It was one year ago today that we witnessed the miracle of Barack Obama's inauguration. We were full of hope and optimism. Deciminyan worked hard, campaigned in New Jersey and Florida, and got our wish - a smart, progressive, and compassionate leader who would rescue the country from the economic, political, and human damage that resulted from the appointment of George W. Bush and his eight years as our president.
The new president would erase the damage of Guantanamo, restore our rights which were usurped by the "Patriot" Act, unveil the cloak of secrecy that permeated our government, and eliminate the kowtowing to the Wall Streeters and the Medical-Industrial complex.
Boy were we wrong.
Somehow, the right wing, even in a minority, was able to drive the agenda. Of course, they had the help of Fox "News", one of the best propaganda organizations since the KGB. The right wing was unified in opposition to anything the young, new president proposed - and that vitriol spilled over to some of the Democrats-in-name-only like Ben Nelson and Blanche Lincoln. Obama's subsequent move to the right alienated his base, and as a result, this lack of momentum helped elect right-wingers in Virginia as well as the former true-blue states of New Jersey and Massachusetts. Even today, the right wing scored another victory with the withdrawl of the nomination of Erroll Southers, an eminently qualified candidate, as head of the TSA because he might be a bit too pro-labor for our right-wing friends.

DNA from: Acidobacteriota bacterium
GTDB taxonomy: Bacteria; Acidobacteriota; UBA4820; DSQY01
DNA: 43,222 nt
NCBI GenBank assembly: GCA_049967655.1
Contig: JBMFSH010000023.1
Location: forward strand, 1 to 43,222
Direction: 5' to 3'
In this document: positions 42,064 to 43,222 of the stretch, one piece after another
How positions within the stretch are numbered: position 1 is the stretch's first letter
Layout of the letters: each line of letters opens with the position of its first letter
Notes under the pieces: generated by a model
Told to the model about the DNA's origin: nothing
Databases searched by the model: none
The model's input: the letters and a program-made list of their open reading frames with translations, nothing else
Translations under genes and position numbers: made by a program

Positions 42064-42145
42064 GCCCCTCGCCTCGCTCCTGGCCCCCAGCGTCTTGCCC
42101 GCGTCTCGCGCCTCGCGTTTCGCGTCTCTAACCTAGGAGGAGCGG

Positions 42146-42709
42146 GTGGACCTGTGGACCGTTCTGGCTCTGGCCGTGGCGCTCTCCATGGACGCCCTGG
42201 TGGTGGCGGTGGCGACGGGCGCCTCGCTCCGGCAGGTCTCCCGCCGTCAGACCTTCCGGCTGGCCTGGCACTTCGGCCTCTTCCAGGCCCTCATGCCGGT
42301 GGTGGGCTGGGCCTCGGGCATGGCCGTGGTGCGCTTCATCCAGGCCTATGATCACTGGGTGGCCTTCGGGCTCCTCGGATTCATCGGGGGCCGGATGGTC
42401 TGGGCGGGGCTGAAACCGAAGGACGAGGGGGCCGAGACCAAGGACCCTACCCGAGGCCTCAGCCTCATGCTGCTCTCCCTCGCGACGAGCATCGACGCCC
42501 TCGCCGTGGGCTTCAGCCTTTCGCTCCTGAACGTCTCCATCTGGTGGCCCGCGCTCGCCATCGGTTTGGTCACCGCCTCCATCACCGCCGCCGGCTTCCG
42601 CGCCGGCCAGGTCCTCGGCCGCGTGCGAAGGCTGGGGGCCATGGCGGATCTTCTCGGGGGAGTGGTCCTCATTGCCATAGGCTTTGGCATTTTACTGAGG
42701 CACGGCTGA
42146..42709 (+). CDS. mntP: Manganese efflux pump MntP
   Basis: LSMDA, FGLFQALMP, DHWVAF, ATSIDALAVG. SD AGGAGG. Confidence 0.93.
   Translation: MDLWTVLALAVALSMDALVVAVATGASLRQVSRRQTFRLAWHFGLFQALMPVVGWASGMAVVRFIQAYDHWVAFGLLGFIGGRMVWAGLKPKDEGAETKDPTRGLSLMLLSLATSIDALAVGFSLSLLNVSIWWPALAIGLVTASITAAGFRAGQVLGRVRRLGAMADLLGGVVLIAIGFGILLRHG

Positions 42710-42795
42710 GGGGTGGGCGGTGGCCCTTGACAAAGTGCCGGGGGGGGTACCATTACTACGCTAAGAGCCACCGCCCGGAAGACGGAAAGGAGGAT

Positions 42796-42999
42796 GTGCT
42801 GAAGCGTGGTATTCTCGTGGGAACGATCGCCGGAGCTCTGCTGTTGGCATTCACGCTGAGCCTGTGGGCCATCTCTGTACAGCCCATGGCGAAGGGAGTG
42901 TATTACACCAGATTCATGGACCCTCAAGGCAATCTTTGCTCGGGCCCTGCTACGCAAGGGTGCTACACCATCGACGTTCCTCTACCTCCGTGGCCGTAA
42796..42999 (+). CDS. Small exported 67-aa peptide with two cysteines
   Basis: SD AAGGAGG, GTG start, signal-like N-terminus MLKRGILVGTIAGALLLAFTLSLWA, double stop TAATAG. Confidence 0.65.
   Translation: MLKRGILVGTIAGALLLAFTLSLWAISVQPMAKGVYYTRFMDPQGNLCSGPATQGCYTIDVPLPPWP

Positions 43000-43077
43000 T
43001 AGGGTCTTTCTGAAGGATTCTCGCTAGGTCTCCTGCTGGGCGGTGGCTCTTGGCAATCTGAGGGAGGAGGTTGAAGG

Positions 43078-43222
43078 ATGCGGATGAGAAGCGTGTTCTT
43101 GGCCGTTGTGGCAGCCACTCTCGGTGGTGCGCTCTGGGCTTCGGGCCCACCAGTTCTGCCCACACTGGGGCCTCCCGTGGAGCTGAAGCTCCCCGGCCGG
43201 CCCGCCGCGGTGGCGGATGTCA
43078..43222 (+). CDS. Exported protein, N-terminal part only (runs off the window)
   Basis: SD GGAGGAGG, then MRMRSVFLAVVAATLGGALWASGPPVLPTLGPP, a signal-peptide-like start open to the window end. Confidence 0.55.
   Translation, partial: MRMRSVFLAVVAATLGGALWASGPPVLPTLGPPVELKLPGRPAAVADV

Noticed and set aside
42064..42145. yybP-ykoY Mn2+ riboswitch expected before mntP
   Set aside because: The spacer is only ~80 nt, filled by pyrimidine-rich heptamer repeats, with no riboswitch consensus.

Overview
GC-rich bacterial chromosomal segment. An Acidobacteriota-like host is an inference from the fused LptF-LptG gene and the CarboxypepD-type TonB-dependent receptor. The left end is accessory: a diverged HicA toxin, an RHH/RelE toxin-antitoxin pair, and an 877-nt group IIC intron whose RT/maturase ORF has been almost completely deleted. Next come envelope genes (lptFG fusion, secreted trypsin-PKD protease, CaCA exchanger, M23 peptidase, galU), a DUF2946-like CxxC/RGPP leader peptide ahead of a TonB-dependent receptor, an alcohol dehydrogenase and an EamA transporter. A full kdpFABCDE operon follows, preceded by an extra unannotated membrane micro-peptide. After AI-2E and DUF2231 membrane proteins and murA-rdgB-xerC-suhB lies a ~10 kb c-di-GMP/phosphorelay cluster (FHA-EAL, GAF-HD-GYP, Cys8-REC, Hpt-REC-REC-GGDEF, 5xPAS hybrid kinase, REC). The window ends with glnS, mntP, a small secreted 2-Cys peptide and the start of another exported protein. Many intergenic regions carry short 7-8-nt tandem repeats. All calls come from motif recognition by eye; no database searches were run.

The silver lining in all of this is quite thin. We do have a president who is conciliatory, and has not shut out the opposition party (could this be part of the problem?). We may somehow get a shitty health care bill passed - maybe a good start if we can somehow convince the voters that health care is in their best economic interest. But all-in-all, with things moving in the wrong direction, the decline of our democracy and its values will continue, albeit at a slower pace than if McCain/Palin were in charge today.
I am sad for our country.
Wednesday, January 20, 2010
That Was the Year That Was
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